A billboard that reminds people of the ‘Magic of Flying’ might take us back to a time when we didn’t associate planes with long lines and security pat-downs. But it also marks a day that our relationship to technology changed forever.
Our first response to the billboard might be “wow” and our second response is probably curiosity about “how”. But even if we were to peel back the billboard to reveal the technology within, I’m not sure we’ll be satisfied.
Because the simplicity of the message and the moment of emotional resonance hide something far more profound than a scanner or a chip or a technology.
A World of Magic
There’s something else at work here and it’s not that different from magic:
For Teller (that’s his full legal name), magic is more than entertainment. He wants his tricks to reveal the everyday fraud of perception so that people become aware of the tension between what is and what seems to be. Our brains don’t see everything—the world is too big, too full of stimuli. So the brain takes shortcuts, constructing a picture of reality with relatively simple algorithms for what things are supposed to look like. Magicians capitalize on those rules. “Every time you perform a magic trick, you’re engaging in experimental psychology,” Teller says. “If the audience asks, ‘How the hell did he do that?’ then the experiment was successful. I’ve exploited the efficiencies of your mind.”
Arthur C. Clarke famously wrote that “any sufficiently advanced technology is indistinguishable from magic”.
But what’s the trick? What’s the magic? What are the shortcuts that our brain takes before it realizes its been fooled?
There Is No Offline
I’ve proposed that in a world of connected devices we’re arriving at a turning point in digital technology. I personally believe that this shift is more profound and will have a far deeper impact than the Internet as we’ve known it – no slouch itself when it comes to monumental change.
This turning point isn’t based on the number of nodes in the network, or the amount of data we’ll be able to collect, or that we’ll get to work faster because of sensors in the road.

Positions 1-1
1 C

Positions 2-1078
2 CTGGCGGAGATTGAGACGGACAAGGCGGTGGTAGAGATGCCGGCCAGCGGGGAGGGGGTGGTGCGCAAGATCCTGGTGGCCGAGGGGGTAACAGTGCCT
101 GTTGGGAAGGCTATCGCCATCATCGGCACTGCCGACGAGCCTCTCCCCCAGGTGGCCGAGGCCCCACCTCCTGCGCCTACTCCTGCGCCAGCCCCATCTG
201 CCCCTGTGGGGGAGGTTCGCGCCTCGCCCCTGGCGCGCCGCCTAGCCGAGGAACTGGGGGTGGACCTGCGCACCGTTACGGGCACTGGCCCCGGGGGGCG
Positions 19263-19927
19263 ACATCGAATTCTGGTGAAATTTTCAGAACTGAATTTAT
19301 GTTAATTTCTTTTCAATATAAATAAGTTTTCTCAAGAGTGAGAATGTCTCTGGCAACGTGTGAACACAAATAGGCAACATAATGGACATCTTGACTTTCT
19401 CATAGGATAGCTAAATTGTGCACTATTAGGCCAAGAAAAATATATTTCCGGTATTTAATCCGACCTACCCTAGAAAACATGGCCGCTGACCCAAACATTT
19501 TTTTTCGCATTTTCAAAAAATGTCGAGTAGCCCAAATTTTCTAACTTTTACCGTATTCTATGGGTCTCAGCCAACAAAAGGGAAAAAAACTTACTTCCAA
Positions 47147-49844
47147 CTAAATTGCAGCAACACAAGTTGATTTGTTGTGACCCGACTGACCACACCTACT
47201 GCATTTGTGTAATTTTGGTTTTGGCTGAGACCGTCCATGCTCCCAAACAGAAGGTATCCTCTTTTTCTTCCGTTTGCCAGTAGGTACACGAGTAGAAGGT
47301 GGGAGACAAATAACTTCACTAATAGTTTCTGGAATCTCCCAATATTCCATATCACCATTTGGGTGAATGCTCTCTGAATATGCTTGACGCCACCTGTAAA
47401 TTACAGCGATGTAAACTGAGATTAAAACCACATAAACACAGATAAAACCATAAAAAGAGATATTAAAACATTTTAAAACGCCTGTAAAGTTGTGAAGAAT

The ambient and invisible will power new efficiencies, it will make our homes more comfortable because we won’t have to fiddle with the heat, and will make us more energy efficient because the smart grid will move power around in an intelligent way.
For me, the pivot goes beyond making the industrial era more efficient. Because we’ve arrived at the removal of the last boundaries between the digital and the physical.
Because from this point on, there is NO OFFLINE.
Now, I’m the first to admit (and be worried) that the thin edge of this statement is the difference between there being nowhere left to hide and the more magical and humanizing possibilities that arise from the merging of physical and digital.
But the British Airways billboard, while hiding some smart technology, is actually pointing out what Teller calls that shortcut of the brain.
Our minds have constructed a perception of the world in which online and offline are two different things. But in a world of iBeacon and connected devices, reality has changed.
The alternate title to my talk about Bluetooth LE is this:
I once was blind….and now I see.
Because technology has been given eyes – to watch us, sure. But also to sense the world around it and to start creating relationships with the physical.
There is no offline not because there’s nowhere to hide, but because the digital is like the child in the poster: exploring, looking up, and beginning to engage.
In a world of beacons we’re not at the beginning of a time when transactions are smarter or phones will ship us coupons as we walk down the aisle of the store.
We’re at the beginning of a new form of magic. A time where we challenge the mind’s gap, the perceptual conditioning in which the digital is a thing on a screen while around us the world itself has become the interface, the channel, the place where we might say “how” but, if done right, will also elicit those small moments of “wow”.
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